A new report released on Monday in the United States has revealed that nearly a third of all nations in which malaria is endemic are working to eliminate the disease within a decade.
The World Health Organization has awarded malaria-free certification to three nations in the past four years, according to the report released by the Roll Back Malaria Partnership and authored by WHO experts.
The study -- which looks at the public-private partnership's work over the past decade -- was presented at the opening of a malaria forum sponsored by the Bill and Melinda Gates Foundation on Monday in Seattle.
The number of deaths from malaria has fallen by 38 percent over the past 10 years, according to the study. But the disease, which is preventable and treatable, is still endemic in 108 countries and territories.
Every year, an estimated 781,000 people die of malaria, most of them in sub-Saharan Africa, primarily affecting children under the age of five. The disease affects 40 percent of the world's population.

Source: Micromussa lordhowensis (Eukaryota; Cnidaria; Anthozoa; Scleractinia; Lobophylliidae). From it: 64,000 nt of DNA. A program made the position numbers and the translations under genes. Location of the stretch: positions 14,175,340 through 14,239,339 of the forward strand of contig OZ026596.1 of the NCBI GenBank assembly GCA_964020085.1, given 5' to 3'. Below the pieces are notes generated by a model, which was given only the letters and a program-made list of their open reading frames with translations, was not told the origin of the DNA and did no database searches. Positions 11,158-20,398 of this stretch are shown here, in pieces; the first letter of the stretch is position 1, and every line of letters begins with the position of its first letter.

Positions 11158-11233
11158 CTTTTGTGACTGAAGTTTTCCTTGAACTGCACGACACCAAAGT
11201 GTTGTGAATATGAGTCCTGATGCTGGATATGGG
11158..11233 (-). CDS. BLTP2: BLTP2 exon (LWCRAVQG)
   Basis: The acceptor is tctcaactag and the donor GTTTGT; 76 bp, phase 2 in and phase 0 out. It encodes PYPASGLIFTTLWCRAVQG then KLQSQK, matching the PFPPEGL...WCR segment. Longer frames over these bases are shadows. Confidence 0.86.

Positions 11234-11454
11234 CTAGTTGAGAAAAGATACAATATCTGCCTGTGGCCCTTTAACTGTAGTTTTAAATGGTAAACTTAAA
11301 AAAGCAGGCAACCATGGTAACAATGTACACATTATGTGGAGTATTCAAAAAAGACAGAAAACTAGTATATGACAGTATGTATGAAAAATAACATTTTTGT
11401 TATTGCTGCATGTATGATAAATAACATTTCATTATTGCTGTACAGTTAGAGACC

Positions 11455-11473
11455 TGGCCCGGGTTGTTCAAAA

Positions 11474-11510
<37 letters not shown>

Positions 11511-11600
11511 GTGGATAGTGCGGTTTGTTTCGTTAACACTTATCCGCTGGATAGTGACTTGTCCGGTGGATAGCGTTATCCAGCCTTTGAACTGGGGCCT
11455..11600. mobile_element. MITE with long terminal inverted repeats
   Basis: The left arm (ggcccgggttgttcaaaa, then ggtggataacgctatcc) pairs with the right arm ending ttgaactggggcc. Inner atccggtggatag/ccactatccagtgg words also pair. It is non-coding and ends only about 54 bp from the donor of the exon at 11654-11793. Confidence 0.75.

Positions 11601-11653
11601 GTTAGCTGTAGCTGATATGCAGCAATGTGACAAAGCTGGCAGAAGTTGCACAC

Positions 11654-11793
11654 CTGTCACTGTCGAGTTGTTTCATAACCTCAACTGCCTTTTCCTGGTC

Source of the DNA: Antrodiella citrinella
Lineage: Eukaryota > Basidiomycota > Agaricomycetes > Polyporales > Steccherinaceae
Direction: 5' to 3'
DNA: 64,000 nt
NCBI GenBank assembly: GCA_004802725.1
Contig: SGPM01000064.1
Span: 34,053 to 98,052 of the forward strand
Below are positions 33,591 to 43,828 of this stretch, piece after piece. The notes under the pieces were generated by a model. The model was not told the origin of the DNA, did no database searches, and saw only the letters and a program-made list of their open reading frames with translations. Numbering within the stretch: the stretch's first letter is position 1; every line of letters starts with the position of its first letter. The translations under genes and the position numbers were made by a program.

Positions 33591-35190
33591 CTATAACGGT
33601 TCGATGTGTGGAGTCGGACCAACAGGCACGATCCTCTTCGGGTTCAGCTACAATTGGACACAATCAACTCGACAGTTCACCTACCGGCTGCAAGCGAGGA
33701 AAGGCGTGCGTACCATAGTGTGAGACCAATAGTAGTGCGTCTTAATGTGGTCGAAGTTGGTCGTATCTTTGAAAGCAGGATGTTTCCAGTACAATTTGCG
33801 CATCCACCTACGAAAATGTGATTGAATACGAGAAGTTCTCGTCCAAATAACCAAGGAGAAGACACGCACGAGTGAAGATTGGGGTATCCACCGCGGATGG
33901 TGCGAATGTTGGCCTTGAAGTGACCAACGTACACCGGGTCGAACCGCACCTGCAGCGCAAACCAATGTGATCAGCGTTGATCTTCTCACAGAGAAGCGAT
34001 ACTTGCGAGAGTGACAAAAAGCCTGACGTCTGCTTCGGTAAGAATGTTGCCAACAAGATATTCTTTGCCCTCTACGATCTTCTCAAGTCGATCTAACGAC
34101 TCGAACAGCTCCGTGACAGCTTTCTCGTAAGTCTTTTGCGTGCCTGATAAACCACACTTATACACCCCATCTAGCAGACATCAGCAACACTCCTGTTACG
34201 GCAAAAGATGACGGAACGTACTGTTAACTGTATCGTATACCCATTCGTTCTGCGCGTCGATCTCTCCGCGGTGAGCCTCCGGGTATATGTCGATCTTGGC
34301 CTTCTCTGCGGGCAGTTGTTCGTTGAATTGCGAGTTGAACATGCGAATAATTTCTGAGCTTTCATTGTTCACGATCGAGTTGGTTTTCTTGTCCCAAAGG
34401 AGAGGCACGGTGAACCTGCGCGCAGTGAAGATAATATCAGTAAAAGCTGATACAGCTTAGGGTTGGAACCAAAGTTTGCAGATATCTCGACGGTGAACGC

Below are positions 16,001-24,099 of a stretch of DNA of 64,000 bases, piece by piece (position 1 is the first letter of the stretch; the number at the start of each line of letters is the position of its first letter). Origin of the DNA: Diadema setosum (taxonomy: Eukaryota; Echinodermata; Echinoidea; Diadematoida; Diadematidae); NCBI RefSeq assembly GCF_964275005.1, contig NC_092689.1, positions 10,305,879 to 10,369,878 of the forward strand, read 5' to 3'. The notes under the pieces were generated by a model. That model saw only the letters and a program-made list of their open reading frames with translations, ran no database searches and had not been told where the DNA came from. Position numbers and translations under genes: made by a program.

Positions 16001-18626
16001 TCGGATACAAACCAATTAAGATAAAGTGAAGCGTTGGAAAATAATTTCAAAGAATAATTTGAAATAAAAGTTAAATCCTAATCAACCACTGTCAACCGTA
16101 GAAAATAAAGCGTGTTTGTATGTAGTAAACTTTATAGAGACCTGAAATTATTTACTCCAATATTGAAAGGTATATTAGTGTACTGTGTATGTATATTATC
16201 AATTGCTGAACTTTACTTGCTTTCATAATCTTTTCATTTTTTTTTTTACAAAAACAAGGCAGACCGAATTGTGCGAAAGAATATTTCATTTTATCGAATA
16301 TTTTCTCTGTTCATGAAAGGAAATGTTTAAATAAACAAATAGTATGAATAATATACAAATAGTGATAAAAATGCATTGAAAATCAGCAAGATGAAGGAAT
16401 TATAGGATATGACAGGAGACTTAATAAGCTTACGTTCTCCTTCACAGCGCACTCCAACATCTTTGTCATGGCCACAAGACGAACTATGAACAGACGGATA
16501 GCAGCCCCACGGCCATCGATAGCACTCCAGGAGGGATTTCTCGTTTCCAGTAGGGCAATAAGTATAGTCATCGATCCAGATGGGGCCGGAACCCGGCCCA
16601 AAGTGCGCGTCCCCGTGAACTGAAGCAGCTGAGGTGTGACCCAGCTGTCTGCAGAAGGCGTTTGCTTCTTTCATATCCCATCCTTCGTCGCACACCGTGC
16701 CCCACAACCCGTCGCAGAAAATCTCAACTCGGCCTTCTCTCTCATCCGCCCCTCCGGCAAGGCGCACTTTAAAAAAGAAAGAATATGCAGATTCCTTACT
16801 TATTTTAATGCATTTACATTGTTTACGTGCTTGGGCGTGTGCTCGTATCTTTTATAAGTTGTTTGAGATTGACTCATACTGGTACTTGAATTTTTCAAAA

If current successes in the fight against malaria continue, more than three million lives can be saved by 2015 with the elimination of the disease in eight to 10 countries, RBM said.
"The world has made remarkable progress with malaria control," said Robert Newman, director of the WHO's Global Malaria Program. That program authored the report, "Eliminating Malaria, Learning from the Past, Looking Ahead."
"Better diagnostic testing and surveillance has provided a clearer picture of where we are on the ground -- and has shown that there are countries eliminating malaria in all endemic regions of the world," he added.
"WHO continually monitors this progress and ensures that these countries are fully supported in their efforts to be malaria-free."
RBM was set up in 1998 by three UN agencies and the World Bank and now has more than 500 "partner" organizations which coordinate work and pool expertise.
The group said nations must aim for "universal coverage with malaria control tools, including insecticide treated nets, indoor residual spraying, diagnostic testing, and effective malaria treatments."
The Gates Foundation has organized its second malaria forum this week in order to rally support for countries battling to become malaria-free.
"In 2011, with the highly effective interventions we have available, no one should die from malaria," Newman said.